Ringing the chicks

Main nest chicks

20180713_11-55-45say what

Twinnies – the osprey duo

This week has seen rapid development of the chicks in the main nest as they become more like little ospreys. Their plumage is now covering them in gorgeous spangled brown and white feathers over much of the body, head and wings. They have white bellies, whilst their head crest is white with brown streaks, and a ginger patch at the back, with a distinctive dark eye-stripe. Their plumage is really beautiful and much more attractive than the adult birds with their plainer colouration.

The chicks are noticeably stronger and can fully stand up on their sturdier legs, stretching their wings and flexing their muscles as they sit in the nest. Their parents have definitely done a good job rearing them so far! They will be six weeks old this week and will be capable of flight in another two-or-so weeks’ time.

20180714_14-35-32 testing wings out

Testing out those wing muscles

Intruder alert

intruder alarm

Mrs O and SS on high alert berating an aerial intruder

The parents have protected them well, including from repeated intrusion by a nosey osprey. Mrs O called out in alarm and held her wings outstretched across her young offspring, while SS stood behind her also calling out in high pitched alarm. SS didn’t feel the need to give chase though, choosing to stand his ground and join in the slanging match between family and intruder. This was enough to send the invader packing and shows the experience of the older bird SS, who knew not to waste energy on an aerial attack – especially on a bird who was probably just being nosey!

Mrs O shield

Mrs O shields those chicks and SS stands firmly behind his family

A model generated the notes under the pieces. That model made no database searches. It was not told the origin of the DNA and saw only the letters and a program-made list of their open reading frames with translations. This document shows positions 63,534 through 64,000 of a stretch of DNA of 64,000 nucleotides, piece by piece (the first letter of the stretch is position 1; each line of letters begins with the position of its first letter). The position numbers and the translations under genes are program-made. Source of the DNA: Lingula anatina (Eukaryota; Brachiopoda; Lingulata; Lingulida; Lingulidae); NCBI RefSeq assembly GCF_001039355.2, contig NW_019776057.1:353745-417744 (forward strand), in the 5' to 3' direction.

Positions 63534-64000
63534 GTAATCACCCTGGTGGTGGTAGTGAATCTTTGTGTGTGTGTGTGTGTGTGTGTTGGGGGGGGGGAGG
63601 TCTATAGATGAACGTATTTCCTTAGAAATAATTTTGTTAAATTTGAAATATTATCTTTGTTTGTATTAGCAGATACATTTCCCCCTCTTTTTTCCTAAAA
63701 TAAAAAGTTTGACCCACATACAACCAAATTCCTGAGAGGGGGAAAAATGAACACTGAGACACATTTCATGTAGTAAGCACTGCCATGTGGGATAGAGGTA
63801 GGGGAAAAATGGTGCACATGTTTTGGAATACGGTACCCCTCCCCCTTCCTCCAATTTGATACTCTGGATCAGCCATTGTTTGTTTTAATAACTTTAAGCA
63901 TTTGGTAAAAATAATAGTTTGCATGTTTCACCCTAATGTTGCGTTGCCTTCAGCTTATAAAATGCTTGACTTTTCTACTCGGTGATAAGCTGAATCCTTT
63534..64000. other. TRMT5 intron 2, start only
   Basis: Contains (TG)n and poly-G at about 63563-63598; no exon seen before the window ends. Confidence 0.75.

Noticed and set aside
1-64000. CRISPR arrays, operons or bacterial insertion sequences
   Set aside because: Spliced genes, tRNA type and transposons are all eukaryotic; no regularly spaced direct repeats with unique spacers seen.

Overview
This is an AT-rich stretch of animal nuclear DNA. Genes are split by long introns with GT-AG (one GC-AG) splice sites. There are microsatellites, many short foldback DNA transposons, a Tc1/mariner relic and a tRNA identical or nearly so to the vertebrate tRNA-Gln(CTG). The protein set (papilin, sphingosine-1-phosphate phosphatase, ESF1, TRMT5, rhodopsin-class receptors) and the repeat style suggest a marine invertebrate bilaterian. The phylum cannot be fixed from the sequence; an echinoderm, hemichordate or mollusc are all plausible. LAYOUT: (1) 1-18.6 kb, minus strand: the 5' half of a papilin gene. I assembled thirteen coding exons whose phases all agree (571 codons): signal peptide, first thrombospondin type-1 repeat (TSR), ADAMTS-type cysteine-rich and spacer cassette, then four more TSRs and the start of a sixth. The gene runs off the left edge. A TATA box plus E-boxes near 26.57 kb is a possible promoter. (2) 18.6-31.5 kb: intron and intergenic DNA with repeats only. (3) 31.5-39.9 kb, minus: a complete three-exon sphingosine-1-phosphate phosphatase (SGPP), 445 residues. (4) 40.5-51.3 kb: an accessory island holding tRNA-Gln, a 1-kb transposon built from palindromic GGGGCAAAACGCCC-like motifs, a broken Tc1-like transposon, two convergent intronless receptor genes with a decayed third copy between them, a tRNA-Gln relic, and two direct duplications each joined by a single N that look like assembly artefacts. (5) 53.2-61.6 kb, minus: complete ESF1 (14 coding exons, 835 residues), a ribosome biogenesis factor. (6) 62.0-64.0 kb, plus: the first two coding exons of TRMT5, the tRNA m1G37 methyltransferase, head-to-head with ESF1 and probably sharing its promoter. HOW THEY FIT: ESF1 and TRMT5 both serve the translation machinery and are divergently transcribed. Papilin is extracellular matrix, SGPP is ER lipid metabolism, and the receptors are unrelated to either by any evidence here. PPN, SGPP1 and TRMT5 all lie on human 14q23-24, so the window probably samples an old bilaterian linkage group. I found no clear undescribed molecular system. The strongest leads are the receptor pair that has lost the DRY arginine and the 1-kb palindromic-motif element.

A so – so year

Further afield in the Tweed Valley Project Area, at least three nest sites have been unproductive, with birds not returning this year and others not finding a new partner.

Ringing the chicks at a Tweed Valley nest site

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Three juvenile female ospreys in premium condition

The successful sites which have produced chicks have been visited under license and the birds have been ringed with the unique BTO identification ring on the right leg and the large coloured Darvic ring with letters and numbers on the left leg. Volunteers from the osprey project were lucky enough to be invited to see the ringing take place at a nest site deep in the Tweed Valley Forest Park on 12 July.

The osprey parents have chosen to build their own nest and not use the artificial platform which was installed for them. They chose a really windswept and spindly larch tree for their home, and have built a substantial structure on the top, commanding a lovely clear view across the valley. Eve Schulte from Forest Enterprise had the daunting task of climbing the tree to lower the chicks to the ground to the waiting Tony Lightley and Malcolm Henderson, who hold the licence to ring birds and train the new members of the team for ringing in the future.

Trio of Females

DSC00078 3 females Lhpe cropThere were three superb large juveniles in the nest; all females. They were an impressive size and really beautiful birds. They were fitted with blue Darvic rings on their left legs, the fitted rings for each bird were LL0, LK7 and LK9. The birds were weighed and their wing lengths measured and recorded. This data is collected and used as an indicator of the sex of the birds.

Females tend to be over 1500 grammes with a wing length of more than 300mm, while the males are smaller and lighter. These females were a really good size and weight, with one being 1850 grammes, with a wing length of 340 mm. The other two were very similar. They were returned to their nest and soon settled back down. During the ringing procedure one of the parents had flown close by the site and would have returned to the young once the team left.

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It will be a very short time before all three of these magnificent lady ospreys take to the skies. It was a privilege and a joy to see them.

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